So I know you’re probably experiencing that odd mixture of fear and excitement right now. And I also know a lot of people tend to dole out advice during these milestones and you’ll hear them, but you can’t really absorb it. You may not be ready yet. They’re telling you what they’ve learned after decades of trial and error. Now is your time to set out with your own trails and your own errors. But there are a few things that I know to be true: there are people in this world where, generally, things just work out for them. I think you might just be one of those people. Remember to put things in perspective. A job’s just a job, a boy’s just a boy, an apartment’s just an apartment. Follow your instincts. Follow your heart. If you do those two things, you’ll be just fine. And when you’re not, you know who to call. There’s a brood of us cheering you on.
So thank you for making this skeptical older sister soften to ceremony, sororities, and milestones this weekend. I’m so happy to have had a glimpse inside the last four years of your life and the people and places that loved you (and that you loved back). From your oldest sister and the one applauding you from all the way across the country—here’s the simplest of Nutella pastry to celebrate a milestone. So simple that you will be able to pump it out even in the smallest of New York kitchens.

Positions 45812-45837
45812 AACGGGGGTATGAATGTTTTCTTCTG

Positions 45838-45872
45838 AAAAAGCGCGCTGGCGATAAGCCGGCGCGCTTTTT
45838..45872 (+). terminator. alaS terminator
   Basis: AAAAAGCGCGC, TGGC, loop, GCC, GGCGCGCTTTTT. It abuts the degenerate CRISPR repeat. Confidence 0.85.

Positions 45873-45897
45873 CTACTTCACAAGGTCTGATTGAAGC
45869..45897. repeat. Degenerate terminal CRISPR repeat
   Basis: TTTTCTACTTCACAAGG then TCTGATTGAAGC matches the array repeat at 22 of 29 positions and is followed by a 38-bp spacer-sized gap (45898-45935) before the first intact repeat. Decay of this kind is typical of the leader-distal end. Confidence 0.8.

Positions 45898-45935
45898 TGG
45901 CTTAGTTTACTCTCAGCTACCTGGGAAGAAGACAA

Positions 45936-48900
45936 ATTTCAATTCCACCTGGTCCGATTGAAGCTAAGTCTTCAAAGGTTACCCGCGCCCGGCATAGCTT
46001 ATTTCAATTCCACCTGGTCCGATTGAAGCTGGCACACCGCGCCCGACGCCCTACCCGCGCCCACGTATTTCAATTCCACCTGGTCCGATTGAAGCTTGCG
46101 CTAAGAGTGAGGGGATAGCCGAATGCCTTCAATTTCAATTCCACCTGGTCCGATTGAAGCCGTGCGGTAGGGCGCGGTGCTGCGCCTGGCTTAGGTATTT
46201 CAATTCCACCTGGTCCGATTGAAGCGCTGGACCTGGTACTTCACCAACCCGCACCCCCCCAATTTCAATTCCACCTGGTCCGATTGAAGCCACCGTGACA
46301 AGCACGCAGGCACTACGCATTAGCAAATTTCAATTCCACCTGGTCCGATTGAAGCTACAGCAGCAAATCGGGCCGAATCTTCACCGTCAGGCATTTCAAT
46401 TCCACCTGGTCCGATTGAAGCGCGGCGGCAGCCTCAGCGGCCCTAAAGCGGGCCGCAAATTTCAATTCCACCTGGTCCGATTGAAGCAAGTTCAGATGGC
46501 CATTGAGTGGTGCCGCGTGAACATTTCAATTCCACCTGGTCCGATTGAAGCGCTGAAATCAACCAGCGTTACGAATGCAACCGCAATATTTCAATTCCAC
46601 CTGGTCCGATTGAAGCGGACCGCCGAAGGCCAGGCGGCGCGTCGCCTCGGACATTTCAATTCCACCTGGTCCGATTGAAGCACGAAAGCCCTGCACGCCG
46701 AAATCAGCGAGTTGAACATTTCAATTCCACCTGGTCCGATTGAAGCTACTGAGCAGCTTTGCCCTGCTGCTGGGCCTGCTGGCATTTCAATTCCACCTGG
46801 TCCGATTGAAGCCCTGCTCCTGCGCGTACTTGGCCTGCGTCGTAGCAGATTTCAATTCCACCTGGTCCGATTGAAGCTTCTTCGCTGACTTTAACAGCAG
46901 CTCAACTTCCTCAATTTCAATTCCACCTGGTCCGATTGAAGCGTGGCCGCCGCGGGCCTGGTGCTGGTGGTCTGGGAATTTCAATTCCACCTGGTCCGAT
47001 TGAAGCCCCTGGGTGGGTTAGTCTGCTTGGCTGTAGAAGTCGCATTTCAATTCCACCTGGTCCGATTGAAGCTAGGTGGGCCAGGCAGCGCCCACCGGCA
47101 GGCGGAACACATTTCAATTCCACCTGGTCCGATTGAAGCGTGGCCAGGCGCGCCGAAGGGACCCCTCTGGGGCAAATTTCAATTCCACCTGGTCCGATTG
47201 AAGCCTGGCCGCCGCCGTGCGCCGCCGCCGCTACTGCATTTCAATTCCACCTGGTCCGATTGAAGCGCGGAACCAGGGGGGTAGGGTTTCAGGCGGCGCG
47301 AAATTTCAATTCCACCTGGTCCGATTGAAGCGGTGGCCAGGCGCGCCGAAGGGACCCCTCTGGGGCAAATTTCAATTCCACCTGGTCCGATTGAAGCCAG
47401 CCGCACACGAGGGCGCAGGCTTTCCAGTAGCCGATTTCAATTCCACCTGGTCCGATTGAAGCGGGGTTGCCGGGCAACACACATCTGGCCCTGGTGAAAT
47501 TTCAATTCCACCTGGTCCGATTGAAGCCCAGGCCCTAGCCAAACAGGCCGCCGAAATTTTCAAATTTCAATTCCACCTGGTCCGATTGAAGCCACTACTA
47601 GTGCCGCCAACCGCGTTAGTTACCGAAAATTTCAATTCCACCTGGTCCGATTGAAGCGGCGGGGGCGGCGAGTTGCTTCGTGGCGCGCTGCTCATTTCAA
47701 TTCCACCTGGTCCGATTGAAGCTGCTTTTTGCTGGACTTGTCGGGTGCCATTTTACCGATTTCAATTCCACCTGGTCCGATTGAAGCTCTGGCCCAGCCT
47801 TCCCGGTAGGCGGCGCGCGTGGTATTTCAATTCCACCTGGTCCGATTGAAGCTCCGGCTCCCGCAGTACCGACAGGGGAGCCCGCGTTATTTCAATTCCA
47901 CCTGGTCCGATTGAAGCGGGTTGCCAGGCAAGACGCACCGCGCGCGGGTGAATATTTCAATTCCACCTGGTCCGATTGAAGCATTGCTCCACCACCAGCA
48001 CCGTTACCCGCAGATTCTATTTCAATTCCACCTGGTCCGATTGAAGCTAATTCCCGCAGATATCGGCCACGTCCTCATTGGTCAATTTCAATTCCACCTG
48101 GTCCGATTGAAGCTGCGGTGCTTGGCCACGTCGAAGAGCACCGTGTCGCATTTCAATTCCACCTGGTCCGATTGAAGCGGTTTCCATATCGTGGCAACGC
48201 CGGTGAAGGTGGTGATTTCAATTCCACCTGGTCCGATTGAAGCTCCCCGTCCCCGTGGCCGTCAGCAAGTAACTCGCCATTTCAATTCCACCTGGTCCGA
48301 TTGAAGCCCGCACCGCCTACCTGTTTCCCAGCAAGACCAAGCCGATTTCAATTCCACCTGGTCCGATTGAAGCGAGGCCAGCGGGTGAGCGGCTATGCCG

This recipe was inspired by a recipe for Chocolate-Almond Pastries in the December ’09 issue of Martha Stewart Magazine. I gave it new life by using hazelnuts and Nutella. It’s a versatile recipe–you could easily use any combination of nuts, dried fruits, and chocolates. Next time I make it, I’m going to add a few dollops of Mascarpone cheese to finish it off.
Preheat oven to 45o F. Arrange puff pastry on a parchment-lined baking sheet. Form a 10-inch square and fold each edge in to make a 1-inch crust. Poke middle of dough numerous times with a fork. Brush edges of dough with egg wash and sprinkle with sugar. Freeze for fifteen minutes.
Transfer baking sheet to oven and bake until pastry is puffed and golden brown, 15 to 20 minutes. Remove from oven and spread Nutella evenly across the pastry. The Nutella will begin to melt, making it much easier to spread. Sprinkle with sea salt and hazelnuts and cut into 4 squares or 6 triangles. Serve warm.